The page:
spectra symbol

hi, this is a suggestion to never do buisness withe spectra symbol. I filled out there samples page, and was contacted by a man named "dmarriot" ( short for david marriot ) and he politely asked me what kind of samples i would be interested in, and for what kind of applications i would use them.

I dont have the e-mail i sent him, but i will say that i was very polite, and i asked for 3 linear and 3 rotary softpots, and if they want to, they can also throw in some of their other products which i was also intrested in.

I was never answered back, and i waited a week before trying to contact him back, only to receive a return e-mail saying that his e-mail no longer works, and it wasn't from the company, it was the auto thing.

so i called them up and i got a lady to e-mail me, her name was Shanon Branca, a very nice lady who wanted me to re-contact the man i was talking to. So after a few more days, i recieved this e-mail from the man:

You will have to purchase the Soft Pots.  For each size your want there is a minimum of 2 each. The small linears (50mm) are $20; the medium (200mm) are $25; and the large (500mm) are $28.  The rotary Soft Pots will be $20 (40mm) and $25 (58mm).  The shipping charge is going to be about $30. 

A minimum 2 each of each kind would be about $266.  Do you still want samples?  You will have to pay in advance.

Best regards,

David

I could not believe he just sent me that! He wants me to pay 300 dollars for samples! i'd rather order 50 softpots, then sample 12 for 300 dollars! And whats up with the 30 dollars shipping? do they send it in a large metal box?

So i calmed down, and thought about it, and i e-mailed him this:

Thank you for answering my questions as best you could David. At this time i am not interested in buying anything until i can make sure that the product i am willing to pay alot of my money for, is worth it. That is the reason i wanted to sample your product and not buy your product first. If i am confused, and for every possible client you get, you charge them almost 300 dollars to sample around 12 softpots ( 3 linear, and 3 rotary ), then i am sorry. I was also interested on how you ship your products, because if you product is as "rugged" and "long lasting" i don't believe sending a few paper thin samples in a large envelope , possibly with lined bubble wrap would total 30 dollars. If i am completely wrong about everything, i am truly sorry if i offended you by going to a superior of yours, but i never received an answer from you, leading me to believe that the samples were sent to the wrong address by mistake. If the reason you are interested in charging me, is because i asked for a large quantity of samples, i would have not been offended if you told me that the quantity of samples i ordered was over the regular amount.

Thank you for the e-mails, and despite this back and forth, i hope to one day become a customer of yours.

and i thought that i said everything i should, as politely as i could. What do you think, good, or did i mess up more?

I think you overreacted some. "Samples" doesn't necessarily mean "FREE samples"; sometimes it just means that the company is willing to sell you a smaller quantity than they'd normally deal with. ("Gee, we thought six (12?) samples for $300 was a much better deal than our usual 10k piece, 6w lead time minimum order.") Understand that if you were a "real company" of the sort they'd LIKE to have as a customer, the $300 would probably be irrelevant; more important would be getting them SOON, without having to go through the dreaded PURCHASING DEPARTMENT. (but of course in this case they ought to have been more responsive...)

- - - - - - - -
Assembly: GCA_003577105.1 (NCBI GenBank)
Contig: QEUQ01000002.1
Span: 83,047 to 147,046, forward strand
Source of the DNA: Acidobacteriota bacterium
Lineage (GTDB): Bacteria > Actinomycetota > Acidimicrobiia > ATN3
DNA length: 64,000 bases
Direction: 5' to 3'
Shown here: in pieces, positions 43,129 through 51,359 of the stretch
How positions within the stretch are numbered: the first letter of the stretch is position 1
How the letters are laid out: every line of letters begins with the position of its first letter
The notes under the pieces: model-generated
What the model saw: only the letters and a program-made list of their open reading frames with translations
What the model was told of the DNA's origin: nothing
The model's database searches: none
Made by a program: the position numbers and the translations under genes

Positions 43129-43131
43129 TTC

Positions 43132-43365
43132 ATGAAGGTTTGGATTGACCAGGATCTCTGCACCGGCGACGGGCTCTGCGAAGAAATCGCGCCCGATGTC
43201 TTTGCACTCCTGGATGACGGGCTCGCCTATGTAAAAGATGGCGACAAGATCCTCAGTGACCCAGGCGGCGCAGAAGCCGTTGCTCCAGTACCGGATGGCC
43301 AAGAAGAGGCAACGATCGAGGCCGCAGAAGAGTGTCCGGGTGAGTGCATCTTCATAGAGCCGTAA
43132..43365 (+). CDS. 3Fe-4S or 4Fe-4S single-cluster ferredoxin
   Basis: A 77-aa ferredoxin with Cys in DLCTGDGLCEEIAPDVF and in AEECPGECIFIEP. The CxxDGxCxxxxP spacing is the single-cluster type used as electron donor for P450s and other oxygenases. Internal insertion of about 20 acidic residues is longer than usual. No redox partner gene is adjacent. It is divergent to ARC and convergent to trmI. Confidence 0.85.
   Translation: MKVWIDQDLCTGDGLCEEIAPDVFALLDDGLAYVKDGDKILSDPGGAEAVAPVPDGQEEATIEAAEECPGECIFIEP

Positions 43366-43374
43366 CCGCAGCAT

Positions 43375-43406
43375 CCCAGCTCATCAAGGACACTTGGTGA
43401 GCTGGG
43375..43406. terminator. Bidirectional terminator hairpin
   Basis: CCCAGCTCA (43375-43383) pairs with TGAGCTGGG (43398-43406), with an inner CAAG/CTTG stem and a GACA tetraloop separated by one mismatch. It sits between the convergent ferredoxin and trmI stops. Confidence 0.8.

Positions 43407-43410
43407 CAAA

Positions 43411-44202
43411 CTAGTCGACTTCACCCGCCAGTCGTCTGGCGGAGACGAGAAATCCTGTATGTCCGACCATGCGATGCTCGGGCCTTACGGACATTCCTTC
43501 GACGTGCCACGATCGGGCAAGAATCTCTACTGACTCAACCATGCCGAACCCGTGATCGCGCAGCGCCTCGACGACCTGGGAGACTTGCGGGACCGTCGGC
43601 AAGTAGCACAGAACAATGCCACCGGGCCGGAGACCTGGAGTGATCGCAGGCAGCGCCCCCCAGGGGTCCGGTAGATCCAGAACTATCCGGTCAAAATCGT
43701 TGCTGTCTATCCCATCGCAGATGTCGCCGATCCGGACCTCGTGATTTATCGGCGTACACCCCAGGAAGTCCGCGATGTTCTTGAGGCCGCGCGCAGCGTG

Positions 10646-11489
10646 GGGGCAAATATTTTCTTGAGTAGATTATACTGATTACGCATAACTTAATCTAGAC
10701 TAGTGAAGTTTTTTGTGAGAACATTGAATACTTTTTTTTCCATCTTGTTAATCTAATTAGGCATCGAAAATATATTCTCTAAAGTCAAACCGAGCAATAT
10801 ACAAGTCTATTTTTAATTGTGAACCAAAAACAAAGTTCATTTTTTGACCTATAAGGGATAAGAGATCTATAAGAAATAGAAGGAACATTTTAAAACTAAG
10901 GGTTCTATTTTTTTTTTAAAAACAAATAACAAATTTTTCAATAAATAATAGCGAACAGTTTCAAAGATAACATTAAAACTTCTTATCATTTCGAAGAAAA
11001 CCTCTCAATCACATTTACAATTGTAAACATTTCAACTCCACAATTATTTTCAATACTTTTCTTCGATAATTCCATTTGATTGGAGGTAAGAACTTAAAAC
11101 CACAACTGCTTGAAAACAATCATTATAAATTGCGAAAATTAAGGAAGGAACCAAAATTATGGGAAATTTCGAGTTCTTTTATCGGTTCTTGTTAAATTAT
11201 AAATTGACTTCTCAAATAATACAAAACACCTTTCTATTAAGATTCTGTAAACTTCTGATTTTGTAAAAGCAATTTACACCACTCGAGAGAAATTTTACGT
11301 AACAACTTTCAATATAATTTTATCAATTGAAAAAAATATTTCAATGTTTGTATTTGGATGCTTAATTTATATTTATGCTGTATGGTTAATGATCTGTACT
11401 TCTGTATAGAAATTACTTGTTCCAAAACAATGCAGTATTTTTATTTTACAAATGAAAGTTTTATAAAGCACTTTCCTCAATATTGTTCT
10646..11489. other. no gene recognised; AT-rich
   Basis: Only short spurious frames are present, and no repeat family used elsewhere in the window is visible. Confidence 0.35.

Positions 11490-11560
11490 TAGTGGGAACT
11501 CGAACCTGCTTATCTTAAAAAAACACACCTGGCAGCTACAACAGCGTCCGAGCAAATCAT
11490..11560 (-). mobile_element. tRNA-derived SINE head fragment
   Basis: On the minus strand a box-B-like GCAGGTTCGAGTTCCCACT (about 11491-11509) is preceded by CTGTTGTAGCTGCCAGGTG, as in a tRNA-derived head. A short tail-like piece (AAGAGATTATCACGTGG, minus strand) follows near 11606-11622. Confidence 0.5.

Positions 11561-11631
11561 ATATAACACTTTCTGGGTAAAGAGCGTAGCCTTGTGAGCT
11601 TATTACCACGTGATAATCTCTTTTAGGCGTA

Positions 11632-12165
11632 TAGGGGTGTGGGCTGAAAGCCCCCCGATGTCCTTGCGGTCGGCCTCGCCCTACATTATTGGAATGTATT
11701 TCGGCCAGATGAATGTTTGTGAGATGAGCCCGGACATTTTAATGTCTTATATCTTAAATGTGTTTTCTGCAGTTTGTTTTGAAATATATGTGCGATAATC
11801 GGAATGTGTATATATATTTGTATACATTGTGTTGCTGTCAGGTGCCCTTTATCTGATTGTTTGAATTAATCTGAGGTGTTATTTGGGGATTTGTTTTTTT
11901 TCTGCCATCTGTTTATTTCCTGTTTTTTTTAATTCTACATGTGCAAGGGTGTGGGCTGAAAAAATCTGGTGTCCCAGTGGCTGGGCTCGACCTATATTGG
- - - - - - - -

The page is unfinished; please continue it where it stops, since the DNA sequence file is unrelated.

If big93 was a technician for a well-to-do Fortune500 company, then it's highly likely the samples would be free, there would be no talk of money because it implies a competitive weakness.

A company that has samples available, snatches them from the tail-end of main runs, so the cost is nominal. So what they are really saying, is that they'd like you to pay for a few hours of their time packing up and sending the samples, because your probably a no-body and if they sent samples to every no-body, then they wouldn't have time to send out samples for free to companies they might be interested in doing business with.

And it's slightly misleading to advertise 'sample' without attaching an indicative cost schedule, particularly if they have an unspoken policy of discrimination. But then if big93 was a technician for a well-to-do Fortune500 company, he'd perceive a company charging for samples as 'cheap' and he wouldn't bother talking to them, so their naive marketing department, has elected to make decisions based on initial contact and if your an important person who I guarantee they'd send 'free' samples, or a no-body likely to be wasting their precious time.

So they run the risk of offending big93, as they obviously have, and offending anyone in business, no matter how small, isn't a particularly clever thing to do. Big93 might one day land himself a job for a company they already supply, or want to, and his position of authority might come back and bite them in the butt.

At the most, samples from those that advertise them, should only attract the cost of postage to be fair to everyone, and then you don't run the risk of having your good name splashed all over forums. There could be anyone in here reading about this, and it could potentially ruin their business, which for not being overly clever, they might well deserve.

There's no hint of cost in this:-

Would you like to see how our product works, looks, feels? We'll gladly send you a sample packet, complete with product specifications and product samples.